The unprecedented “unprecedented”

May 1st, 2020 | Rachel Arndt

In spring 2020, email marketers got a new favorite word.

COVID-19 has upended nearly every aspect of life—including the way we talk. Consumers and brands mirrored each other in language, with both groups telling the world just how unprecedented COVID-19 and its effects are.

In 2020, the word “unprecedented” appeared 81M times in banking emails under 11 different subject lines, according to Comperemedia data. 

The trend caught quickly on Twitter, with a surge from just 1M mentions of “unprecedented” in February 2020 to 6M in March 2020, according to Comperemedia analysis of Infegy data. This compares to fewer than 1M in March 2019. If the use of “unprecedented” continues at this rate on Twitter, it’ll appear 500% more than it did in 2019. 

While the meaning of “unprecedented” is static, the tone shifts with context. ESPN announced the NCAA’s “unprecedented” decision to hold men’s and women’s basketball tournaments without fans.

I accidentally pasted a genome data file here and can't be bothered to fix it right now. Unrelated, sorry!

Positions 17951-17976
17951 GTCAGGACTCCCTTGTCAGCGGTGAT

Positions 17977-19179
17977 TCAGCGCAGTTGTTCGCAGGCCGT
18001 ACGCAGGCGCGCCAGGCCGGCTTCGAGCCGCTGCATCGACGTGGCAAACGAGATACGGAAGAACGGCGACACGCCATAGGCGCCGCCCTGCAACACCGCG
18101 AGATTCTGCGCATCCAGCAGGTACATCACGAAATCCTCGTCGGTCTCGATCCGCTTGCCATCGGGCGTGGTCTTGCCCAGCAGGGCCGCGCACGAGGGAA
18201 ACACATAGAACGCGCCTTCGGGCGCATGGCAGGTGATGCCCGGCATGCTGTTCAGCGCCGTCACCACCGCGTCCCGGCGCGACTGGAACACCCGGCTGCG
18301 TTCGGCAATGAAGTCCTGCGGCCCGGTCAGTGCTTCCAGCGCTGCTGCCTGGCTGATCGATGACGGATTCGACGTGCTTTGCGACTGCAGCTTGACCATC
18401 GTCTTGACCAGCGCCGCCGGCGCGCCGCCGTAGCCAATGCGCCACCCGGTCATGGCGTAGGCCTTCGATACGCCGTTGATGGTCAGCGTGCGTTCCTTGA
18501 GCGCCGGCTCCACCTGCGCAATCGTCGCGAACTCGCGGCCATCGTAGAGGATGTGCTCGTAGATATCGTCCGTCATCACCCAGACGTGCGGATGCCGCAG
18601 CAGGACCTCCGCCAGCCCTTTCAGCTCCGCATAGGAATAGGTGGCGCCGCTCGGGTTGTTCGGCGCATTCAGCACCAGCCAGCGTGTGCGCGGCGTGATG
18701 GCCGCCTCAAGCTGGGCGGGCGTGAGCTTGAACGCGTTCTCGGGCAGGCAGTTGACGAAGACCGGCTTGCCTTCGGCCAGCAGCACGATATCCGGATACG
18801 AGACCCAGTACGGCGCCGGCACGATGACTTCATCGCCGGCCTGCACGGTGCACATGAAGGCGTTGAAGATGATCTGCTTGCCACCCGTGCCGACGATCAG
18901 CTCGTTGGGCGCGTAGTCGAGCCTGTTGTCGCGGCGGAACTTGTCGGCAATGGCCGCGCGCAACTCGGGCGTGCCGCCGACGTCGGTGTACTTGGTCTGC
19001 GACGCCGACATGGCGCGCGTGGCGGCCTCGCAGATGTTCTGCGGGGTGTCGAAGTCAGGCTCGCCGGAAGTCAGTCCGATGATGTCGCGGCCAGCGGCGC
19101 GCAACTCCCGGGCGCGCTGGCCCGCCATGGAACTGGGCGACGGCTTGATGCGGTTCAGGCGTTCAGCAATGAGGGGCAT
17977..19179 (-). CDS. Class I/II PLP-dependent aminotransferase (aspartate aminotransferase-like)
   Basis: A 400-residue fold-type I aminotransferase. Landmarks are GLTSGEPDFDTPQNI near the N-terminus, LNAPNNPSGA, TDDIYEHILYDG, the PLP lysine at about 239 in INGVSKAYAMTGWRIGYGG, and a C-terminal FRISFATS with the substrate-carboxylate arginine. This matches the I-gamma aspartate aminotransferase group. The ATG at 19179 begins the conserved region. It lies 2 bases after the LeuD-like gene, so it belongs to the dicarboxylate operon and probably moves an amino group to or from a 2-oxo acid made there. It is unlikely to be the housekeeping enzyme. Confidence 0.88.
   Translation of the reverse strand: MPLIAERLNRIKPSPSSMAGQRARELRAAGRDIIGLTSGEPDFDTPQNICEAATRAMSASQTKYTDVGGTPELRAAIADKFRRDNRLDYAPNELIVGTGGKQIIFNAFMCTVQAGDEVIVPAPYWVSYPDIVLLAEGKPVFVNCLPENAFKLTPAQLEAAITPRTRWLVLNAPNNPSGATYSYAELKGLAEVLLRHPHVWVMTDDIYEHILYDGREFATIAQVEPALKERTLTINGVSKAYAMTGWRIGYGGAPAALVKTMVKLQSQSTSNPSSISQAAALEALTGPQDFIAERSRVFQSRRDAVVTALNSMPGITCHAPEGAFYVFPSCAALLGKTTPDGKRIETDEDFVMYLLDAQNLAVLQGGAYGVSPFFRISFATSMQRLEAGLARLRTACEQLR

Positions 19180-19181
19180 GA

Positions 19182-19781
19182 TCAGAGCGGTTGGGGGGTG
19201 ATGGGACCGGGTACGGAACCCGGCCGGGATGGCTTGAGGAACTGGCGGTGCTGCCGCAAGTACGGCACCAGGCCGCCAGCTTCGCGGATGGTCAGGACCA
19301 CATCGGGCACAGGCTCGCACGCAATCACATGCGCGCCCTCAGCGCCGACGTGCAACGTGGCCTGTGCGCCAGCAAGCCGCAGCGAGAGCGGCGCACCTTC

US Bank used it to emphasize the gravity of the government’s actions to help mitigate an economic recession. 

News media, including The New York Times, Los Angeles Times and The Wall Street Journal, incorporated “unprecedented” in headlines, efficiently adding an extra element of seriousness to stories.  

Source: The New York Times
Source: The Wall Street Journal
Source: Los Angeles Times

What we think 

“Unprecedented” is starting to sound like nonsense.

The constantly changing nature of COVID-19, coupled with the novelty of the pandemic, means something unprecedented happens nearly every day. Therefore, the frequency of the word is unsurprising. And the word felt right, at least at first.

But that’s changing: “Unprecedented” is not a euphemism, but repetition is making it begin to sound like one. Though marketers and the media are using the word correctly, it’s losing its meaning. To continue to effectively communicate that the world has never experienced something like the COVID-19 pandemic before, marketers will need to come up with new ways to express the sentiment. 

Rachel Arndt

Rachel Arndt

Rachel Arndt is a Marketing Intelligence director. Drawing on marketing intelligence data, she delivers custom insights by uncovering how brands are marketing—and what they should be doing to move their strategies forward.